What was the Gonfalone of the Church?


The Banner of the Holy Roman Church (Latin: Vexillum; Italian: Gonfalone di Santa Romana Chiesa, occasionally Vessilio di San Pietro, “Standard of Saint Peter”) was the battle standard of the Papal States during the Renaissance and a symbol of the Catholic Church.

The office of the Gonfalonier of the Church was originally intended to function as its bearer of the Holy See (refer to Captain General of the Church).

Gonfalone of Boniface VIII.


The insignia was made of red cloth decorated, initially, with the image of St. Peter and occasionally later with St. Paul as well. Pope Innocent III (1198-1216) replaced these with the emblem of crossed keys surmounted by a white cross. Pope Boniface VIII (1294-1303) established the final form: a cloth of crimson silk, covered with numerous six-pointed stars embroidered in gold, bearing the image of the crossed keys surmounted by a umbraculum, or veil bearing a gold tassel at either end. The banner was attached to a long golden rod and followed the pope in his travels, including solemn religious and civil processions, such as the feast of Corpus Christi.

Gonfalone of Innocent III.

Brief History

The Vexillum of Saint Peter came into use under Pope Alexander II during a critical period in the Investiture Controversy. Though the Holy Roman Emperor refused to recognise papal authority at the time, Alexander sought to strengthen his image via symbolic acts, such as granting the banner of St. Peter and a blessing to kings who in return offered themselves as his vassals, such as William the Conqueror before the Norman invasion. The banner was used for the highest-level investiture ceremonies, implying the Papacy’s authority over temporal lords. Such banners were also present in the Crusades and at the battle of Lepanto (1571).

Custody of the Vexillum of the Holy Roman Church was entrusted to a high-ranking figure, who assumed the title of Gonfaloniere or Vessillifero di Santa Romana Chiesa (Gonfalonier of the Holy Roman Church). It was the highest role the pope could grant to a layman, as demonstrated by several of its holders having been kings. Kingly holders included James II of Aragon (1267-1327, king of Sardinia and Corsica, from Pope Boniface VIII) and Ladislaus of Naples (1376-1414, king of Naples, Sicily and Hungary, by Pope Innocent VII). It was also granted to:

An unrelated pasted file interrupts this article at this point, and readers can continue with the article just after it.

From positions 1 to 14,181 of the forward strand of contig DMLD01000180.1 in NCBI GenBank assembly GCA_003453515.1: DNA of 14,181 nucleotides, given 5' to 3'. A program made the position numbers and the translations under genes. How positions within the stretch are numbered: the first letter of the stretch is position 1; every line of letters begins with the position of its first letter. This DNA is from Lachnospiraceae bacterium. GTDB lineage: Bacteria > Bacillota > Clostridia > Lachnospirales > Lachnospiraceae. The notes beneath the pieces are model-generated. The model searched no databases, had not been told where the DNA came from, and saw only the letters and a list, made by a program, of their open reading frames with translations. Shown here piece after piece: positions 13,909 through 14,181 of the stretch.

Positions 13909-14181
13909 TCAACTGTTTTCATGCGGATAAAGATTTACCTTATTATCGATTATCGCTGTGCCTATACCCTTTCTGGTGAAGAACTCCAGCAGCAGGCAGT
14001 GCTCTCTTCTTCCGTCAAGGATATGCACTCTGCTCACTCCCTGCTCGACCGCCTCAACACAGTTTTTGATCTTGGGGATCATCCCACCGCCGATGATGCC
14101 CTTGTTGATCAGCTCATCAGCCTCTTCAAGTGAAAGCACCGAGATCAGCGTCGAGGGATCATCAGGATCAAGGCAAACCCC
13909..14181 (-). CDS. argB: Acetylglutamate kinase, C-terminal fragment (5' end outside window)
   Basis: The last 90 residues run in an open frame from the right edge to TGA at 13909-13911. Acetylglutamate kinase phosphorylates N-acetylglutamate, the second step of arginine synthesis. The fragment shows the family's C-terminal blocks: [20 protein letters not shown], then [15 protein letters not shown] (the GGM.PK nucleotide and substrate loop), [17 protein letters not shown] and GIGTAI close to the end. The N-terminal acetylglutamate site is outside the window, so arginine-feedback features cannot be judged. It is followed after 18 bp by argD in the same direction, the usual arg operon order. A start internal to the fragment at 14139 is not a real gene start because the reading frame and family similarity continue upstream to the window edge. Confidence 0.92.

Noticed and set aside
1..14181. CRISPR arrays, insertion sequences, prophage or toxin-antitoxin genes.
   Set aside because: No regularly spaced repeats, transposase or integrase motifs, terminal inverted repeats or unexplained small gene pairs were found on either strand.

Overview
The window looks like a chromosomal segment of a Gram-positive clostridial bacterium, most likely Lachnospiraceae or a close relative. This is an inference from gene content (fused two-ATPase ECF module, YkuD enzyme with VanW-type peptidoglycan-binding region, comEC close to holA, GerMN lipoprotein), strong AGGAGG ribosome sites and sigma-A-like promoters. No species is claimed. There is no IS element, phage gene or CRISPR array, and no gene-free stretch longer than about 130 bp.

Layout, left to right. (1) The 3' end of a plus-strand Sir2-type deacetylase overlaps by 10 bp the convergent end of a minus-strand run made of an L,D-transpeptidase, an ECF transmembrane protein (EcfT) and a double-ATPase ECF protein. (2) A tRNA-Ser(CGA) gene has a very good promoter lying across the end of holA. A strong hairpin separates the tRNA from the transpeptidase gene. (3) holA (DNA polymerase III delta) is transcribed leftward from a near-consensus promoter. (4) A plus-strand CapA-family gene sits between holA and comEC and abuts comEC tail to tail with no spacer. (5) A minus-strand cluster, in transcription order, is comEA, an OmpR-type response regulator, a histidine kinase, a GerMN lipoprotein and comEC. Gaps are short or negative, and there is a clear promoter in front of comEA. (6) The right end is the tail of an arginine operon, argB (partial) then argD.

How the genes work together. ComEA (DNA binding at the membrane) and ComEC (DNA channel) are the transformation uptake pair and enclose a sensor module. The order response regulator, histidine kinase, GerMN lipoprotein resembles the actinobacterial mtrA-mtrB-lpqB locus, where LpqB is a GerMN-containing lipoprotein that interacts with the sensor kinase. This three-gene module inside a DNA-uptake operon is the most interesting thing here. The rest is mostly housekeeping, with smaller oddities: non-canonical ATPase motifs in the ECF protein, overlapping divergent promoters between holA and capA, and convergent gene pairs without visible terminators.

• Louis XI of France whilst Dauphin (by Pope Eugenius IV).
  • Gianfrancesco Gonzaga marquess of Mantua (by Pope Julius II).
  • Odoardo I Farnese, fifth duke of Parma and Piacenza, from Pope Gregory XV (1621-1623).
  • Carlo Barberini by his brother Pope Urban VIII (1623-1644).
  • Torquato Conti, duke of Guadagnolo, by Urban VIII after Carlo’s death in 1630.

Pope Innocent XI (1676–1689) made the post hereditary and conferred it on marquess Giovanni Battista Naro. When the Naro family died out, it then passed to the patrician Montoros. To confirm the office’s importance Pope Clement XI (1700-1721) ordered that its holder had to be escorted, in solemn procession, by the captains of the Cavalleggeri (Papal light cavalry). In 1801, Pope Pius VII, after the Cavalleggeri were dissolved, replaced them by instituting a new body, the Noble Pontifical Guard, with the standard-bearer acting as its captain with the rank of Tenente Generale. Finally, Pope Pius IX ordered that the office-holder was to be accorded a distinctive special collar showing the word Vexillifer and that the holder was always a member of the Papal court.


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